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A customer used to have a VIP account with a California social media company that charges a monthly subscription fee.

In July 2021, the customer disabled his account and terminated his VIP. No service is received since July 2021. The customer did not log-on the social media platform and did not send/post any messages. However, for the whole year, the merchant is still charging the customer's card for an expensive subscription fee.

The customer carefully read the merchant's T&C which does not explicitly allow the merchant to charge a fee for a disabled account; in fact, the word "disable" is not mentioned in their full T&C. However, the merchant claims that the customer was notified that "a disabled account can still incur VIP fees". The customer never receive any notification through email or mail.

What rights does the consumer have in this case?

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    Depends on the wording of the terms. A disabled account is still an account. Perhaps the customer needs to terminate/delete it instead of merely disabling.
    – Greendrake
    Jul 14 at 4:47
  • @Greendrake The T&C does not mention the word "disabled".
    – dodo
    Jul 14 at 6:11
  • It doesn't necessarily need to mention the word "disabled" to charge you for a disabled account.
    – Greendrake
    Jul 14 at 6:16
  • @Greendrake How does that work, legally?
    – dodo
    Jul 14 at 6:19
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    You agree to pay for an account without specifying whether it is disabled or not. So, so long as it exists, you pay. Disabled or not is irrelevant.
    – Greendrake
    Jul 14 at 6:37

1 Answer 1

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The fact that the terms and conditions do not mention the word "disable" is significant, but not in the way you seem to think.

You state: "...the merchant's T&C which does not explicitly allow the merchant to charge a fee for a disabled account". However, this doesn't mean that the merchant needs to explicitly state that they may. What it actually means is that the merchant does not recognize the term "disable" in the context of terminating the service contract. (Did they use stop, terminate, delete, eliminate, fall into disuse, log off, etc. or any other similar expressions?)

You haven't defined what "disable" means, but perhaps it is more like a "pause" in service for which payment is still required? (Like having the post office hold your mail vs terminating all deliveries.)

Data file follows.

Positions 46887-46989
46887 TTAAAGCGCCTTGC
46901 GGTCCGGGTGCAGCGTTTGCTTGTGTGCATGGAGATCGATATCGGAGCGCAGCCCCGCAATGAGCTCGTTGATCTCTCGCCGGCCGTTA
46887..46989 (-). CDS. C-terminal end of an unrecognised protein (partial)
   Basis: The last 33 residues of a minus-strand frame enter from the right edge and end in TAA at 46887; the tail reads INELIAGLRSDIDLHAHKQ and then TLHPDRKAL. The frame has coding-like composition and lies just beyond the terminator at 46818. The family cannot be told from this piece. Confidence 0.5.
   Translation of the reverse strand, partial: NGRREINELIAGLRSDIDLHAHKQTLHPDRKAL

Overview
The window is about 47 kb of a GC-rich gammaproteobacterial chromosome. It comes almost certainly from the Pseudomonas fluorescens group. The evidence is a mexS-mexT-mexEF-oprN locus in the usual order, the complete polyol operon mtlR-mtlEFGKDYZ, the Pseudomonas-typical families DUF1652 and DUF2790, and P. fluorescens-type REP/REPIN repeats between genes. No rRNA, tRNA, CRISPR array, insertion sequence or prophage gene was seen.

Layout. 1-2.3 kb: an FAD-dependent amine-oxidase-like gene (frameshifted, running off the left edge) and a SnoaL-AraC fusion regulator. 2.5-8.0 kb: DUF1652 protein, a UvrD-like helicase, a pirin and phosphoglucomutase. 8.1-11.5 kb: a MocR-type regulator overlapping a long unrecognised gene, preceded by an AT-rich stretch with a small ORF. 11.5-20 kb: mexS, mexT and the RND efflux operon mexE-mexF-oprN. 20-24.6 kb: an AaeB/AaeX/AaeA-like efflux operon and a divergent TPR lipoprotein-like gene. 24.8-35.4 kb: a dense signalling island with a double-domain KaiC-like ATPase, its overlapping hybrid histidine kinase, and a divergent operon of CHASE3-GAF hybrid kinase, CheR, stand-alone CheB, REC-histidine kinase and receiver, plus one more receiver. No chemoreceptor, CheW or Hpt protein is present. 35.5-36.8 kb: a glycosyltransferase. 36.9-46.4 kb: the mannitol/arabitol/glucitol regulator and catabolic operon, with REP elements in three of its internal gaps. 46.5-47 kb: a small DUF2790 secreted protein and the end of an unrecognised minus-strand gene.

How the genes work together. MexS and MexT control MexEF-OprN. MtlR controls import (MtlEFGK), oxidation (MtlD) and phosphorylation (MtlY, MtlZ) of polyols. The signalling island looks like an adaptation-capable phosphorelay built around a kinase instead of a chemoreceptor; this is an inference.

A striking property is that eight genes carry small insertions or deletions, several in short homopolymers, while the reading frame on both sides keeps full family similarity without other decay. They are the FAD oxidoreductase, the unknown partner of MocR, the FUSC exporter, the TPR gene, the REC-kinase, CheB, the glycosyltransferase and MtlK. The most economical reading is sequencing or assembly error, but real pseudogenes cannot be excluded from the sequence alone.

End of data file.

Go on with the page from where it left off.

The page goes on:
What you need to do is to read the section of the T&Cs that deals with terminating service and payment, understand what is required, and execute the procedures they describe. Whatever words they use, do that. If you have done all the steps and can prove it then you have a case against them, otherwise you are arguing semantics and interpretation...

As to the title question, it does not appear that any "law" has been broken, this is just a contractual misunderstanding.

P.S. This is the reason why I always set up payments through my bank to "push" money to vendors rather than authorizing them to "pull" money from me. When I am done I notify them and stop paying. I don't need to ask them to please stop taking it from me.

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  • I think your points are all valid, legally. It is just unbelievable that I have to take a screenshot of myself when I click on "terminate membership" every time, otherwise I have no evidence to prove that I indeed terminated their membership.
    – dodo
    Jul 15 at 5:10
  • Well, you may still have a case if you can prove that no service was provided during this time. And there ought to be some sort of confirmation beyond taking a screenshot, typically systems will acknowledge closing an account with an automated email. But, you are terminating other people's accounts? How does this work? If this is a business for you you'd be wise to work out a mistake proof process with the company you are doing business with to prevent future occurrences. Jul 15 at 23:43
  • By "their membership" I meant the "social media company's membership" purchased by me. For evidence I don't think the company is sending out confirming for closing an accounts.
    – dodo
    Jul 19 at 8:49

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